There are 18,000 police agencies across the United States, each with its own culture and particular view on police reform. Many of them are now reexamining long-standing training strategies and shifting emphasis from confrontation to de-escalation. Some do better than others.
Facing loud and sustained public protest following the death of George Floyd in Minneapolis last year, police officials have been forced to reduce the use of excessive force. A fundamental shift in public safety strategy is emerging, with a mandate to transform the very nature of police officers from warriors to guardians.
Two Rutgers University centers and the police department of Washington, D.C. are jumping headfirst into this fray, announcing Wednesday an international initiative to reform police training. The new group, called the Global Consortium for Police Academies and Law Enforcement Training, convened for the first time this past weekend in New Brunswick with a three-day training session attended by 13 of the top police training academy leaders across the nation. Officials from Sweden and Canada also attended.
“Police departments come in all sizes, from departments as small as 3-5 officers to the NYPD with over 30,000. But in countries like America where government is by the consent of the governed, it is essential that police conduct on every scale inspire public confidence,” said John J. Farmer Jr., director of both the Miller Center for Community Protection and Resilience and the Eagleton Institute of Politics at Rutgers University; the Eagleton Institute hosted the event. “Where that is lost, law enforcement’s legitimacy is questioned and the constitutional balance between government and governed is threatened. The protests in the past year of George Floyd’s murder were not limited to the jurisdiction where it occurred, but reflected widespread public discontent and have inspired many in law enforcement to engage in restoring public trust as a mission-critical enterprise.”
Uniform training for all agencies?
One of the consortium’s goals is to encourage uniform training for all agencies, many of which are experiencing increased demands for reform along with rising incidents of violence across the United States. The group has already started assembling a database and a repository of best practices.
“Agencies across this country are struggling to identify and implement best practices and data driven approaches for police officer training. This Consortium will positively impact our communities by learning from agencies around the world,” said Marvin Haiman, chief of staff for the Metropolitan Police Department of the District of Columbia.
From America’s “War on Drugs” in the 1980s, many in the public saw police officers as zero-tolerance foreign occupiers patrolling communities in which residents were the enemy. Training has placed a larger emphasis on firearms proficiency and self-defense than it has on conflict management.
One of the seminars conducted this past weekend was entitled “How to thread the needle of culture (guardian vs. warrior) in police education.”
“This Consortium was a phenomenal opportunity … to share best police practices in a variety of areas including community engagement, de-escalation, and the handling of mentally ill persons. Relevant topics of discussion that agencies everywhere are facing on a daily basis,” said Col. Patrick J. Callahan, superintendent of the New Jersey State Police, also a sponsor of the recent conference.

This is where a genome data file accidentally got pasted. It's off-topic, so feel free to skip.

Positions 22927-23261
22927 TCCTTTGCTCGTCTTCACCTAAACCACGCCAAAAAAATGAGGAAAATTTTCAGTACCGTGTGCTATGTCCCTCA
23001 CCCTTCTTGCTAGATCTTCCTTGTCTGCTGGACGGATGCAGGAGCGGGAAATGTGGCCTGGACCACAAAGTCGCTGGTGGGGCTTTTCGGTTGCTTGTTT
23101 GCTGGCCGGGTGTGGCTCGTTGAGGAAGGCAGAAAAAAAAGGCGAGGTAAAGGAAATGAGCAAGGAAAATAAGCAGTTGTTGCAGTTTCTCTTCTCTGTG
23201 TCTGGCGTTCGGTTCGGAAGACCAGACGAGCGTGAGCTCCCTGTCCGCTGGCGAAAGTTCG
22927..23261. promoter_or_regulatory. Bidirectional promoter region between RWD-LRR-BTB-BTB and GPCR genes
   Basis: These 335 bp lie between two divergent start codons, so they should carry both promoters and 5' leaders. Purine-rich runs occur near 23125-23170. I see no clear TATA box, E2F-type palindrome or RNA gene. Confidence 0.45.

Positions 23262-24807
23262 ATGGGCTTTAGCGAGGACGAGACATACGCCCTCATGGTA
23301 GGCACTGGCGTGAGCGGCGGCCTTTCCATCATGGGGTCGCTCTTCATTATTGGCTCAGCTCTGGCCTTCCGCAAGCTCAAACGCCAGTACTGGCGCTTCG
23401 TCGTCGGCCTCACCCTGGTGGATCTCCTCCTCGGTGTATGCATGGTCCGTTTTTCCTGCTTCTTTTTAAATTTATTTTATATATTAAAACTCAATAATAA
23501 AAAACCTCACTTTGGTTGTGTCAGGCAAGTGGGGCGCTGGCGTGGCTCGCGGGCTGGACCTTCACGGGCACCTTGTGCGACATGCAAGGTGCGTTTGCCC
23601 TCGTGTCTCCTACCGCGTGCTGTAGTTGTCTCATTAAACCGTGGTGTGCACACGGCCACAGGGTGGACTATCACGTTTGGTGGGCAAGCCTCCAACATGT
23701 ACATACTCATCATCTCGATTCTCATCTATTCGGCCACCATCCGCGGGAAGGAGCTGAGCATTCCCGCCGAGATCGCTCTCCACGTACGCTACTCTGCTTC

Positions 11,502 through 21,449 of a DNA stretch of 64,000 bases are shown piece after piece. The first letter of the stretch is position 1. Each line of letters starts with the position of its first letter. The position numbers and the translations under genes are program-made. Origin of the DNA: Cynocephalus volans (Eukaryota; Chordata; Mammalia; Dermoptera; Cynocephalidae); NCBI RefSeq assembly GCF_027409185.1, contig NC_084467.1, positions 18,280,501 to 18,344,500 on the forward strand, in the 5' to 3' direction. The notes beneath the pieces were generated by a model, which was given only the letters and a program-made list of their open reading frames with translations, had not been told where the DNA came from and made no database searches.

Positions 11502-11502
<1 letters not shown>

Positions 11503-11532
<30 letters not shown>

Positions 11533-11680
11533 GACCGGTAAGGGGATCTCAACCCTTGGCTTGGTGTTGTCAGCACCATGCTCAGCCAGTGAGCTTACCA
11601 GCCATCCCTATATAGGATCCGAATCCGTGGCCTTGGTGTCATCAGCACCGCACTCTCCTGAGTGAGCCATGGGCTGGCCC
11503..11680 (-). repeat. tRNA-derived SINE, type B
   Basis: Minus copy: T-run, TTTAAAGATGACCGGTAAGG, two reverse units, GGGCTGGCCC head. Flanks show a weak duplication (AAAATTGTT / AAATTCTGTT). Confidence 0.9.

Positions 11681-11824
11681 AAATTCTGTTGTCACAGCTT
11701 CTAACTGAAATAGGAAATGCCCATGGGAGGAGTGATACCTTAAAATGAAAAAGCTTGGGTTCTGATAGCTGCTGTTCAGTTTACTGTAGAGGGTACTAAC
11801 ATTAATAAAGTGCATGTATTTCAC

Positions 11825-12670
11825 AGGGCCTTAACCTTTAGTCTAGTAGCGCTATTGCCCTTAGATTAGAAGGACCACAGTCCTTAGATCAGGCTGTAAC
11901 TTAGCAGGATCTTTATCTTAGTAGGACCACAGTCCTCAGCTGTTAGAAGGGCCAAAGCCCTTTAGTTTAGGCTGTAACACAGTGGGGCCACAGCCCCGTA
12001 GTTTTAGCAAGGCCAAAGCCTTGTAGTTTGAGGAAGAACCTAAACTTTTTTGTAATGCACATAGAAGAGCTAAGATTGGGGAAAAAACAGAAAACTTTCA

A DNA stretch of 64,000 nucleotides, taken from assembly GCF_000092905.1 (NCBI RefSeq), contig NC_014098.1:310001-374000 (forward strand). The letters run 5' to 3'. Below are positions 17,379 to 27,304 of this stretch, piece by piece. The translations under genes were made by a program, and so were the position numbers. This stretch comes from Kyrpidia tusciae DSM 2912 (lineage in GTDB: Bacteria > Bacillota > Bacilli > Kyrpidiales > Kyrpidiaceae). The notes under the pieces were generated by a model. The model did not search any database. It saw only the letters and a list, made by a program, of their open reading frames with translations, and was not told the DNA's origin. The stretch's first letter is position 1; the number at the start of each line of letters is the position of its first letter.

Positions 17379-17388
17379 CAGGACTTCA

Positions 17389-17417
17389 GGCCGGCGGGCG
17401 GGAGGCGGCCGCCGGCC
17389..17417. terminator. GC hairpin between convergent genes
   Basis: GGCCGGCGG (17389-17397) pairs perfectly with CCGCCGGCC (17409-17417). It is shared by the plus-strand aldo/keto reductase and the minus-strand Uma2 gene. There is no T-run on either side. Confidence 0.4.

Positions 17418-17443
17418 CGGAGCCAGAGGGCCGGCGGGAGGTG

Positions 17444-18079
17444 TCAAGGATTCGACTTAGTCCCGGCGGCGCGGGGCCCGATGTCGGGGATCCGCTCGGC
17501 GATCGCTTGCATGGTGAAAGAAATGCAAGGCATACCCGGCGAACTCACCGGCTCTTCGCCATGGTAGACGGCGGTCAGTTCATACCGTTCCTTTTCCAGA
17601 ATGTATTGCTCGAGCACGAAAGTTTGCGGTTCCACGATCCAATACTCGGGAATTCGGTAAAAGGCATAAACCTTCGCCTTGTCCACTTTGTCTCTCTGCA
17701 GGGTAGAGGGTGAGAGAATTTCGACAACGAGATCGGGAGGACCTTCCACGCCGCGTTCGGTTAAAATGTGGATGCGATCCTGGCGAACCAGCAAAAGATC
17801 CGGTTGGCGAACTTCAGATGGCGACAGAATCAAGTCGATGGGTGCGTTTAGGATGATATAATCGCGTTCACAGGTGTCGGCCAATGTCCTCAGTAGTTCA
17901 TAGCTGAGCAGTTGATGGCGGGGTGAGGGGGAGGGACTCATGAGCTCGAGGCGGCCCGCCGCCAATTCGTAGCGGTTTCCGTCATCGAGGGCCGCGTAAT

Striving for community policing
Central to the group’s mission is establishing and improving techniques and strategies for community policing, a long-touted public safety concept that has rarely been realized. Paul Goldenberg, a senior fellow at the Miller Institute, noted that the Newark Police Department, however, was cited several times during the consortium’s first conference as an agency that has made great strides in involving the community in its public safety strategy.
“In the aftermath of George Floyd’s death, demonstrations turned violent across the country,” he said. “In Newark, the demonstrations were peaceful, and it was not by accident. Newark has been extraordinary in transforming itself and showing us community policing at its best. “
‘In Newark, the demonstrations were peaceful, and it was not by accident.’
Those successes need to be shared, Goldenberg added, so that other agencies can start to develop their own “culture of study, action, reflection and consultation … and contribute to a global body of knowledge.”
Sponsored by the Center on Policing at Rutgers University, Rutgers’ Miller Center for Community Protection and Resilience, Rutgers Police, New Jersey State Police and the Metropolitan Police Department of the District of Columbia, the consortium established several primary lines of action that should be taken, including:
- Advocacy for Police Training
- Standardized Training Practices
- Developing Evidence-based Practices
- Building Communities of Trust/Community Based Policing
- Impactful Officer Wellness Programs
Support of former AG Peter Harvey
“I think it’s terrific,” said former state Attorney General Peter Harvey, who five years ago was appointed by the federal government to execute and monitor reform measures in the Newark Police Department. “As usual, the Rutgers Center on Policing is defining the agenda for best policing practices.” The center has also been a partner from the start in the federal oversight of the Newark PD.
“Police officers are going to act on the streets as you teach them,” Harvey said. “Without proper instruction, they are forced to make it up as they go along. And it has to be continuous and systematic training — the same way we ask doctors and lawyers to go back for continuing education.”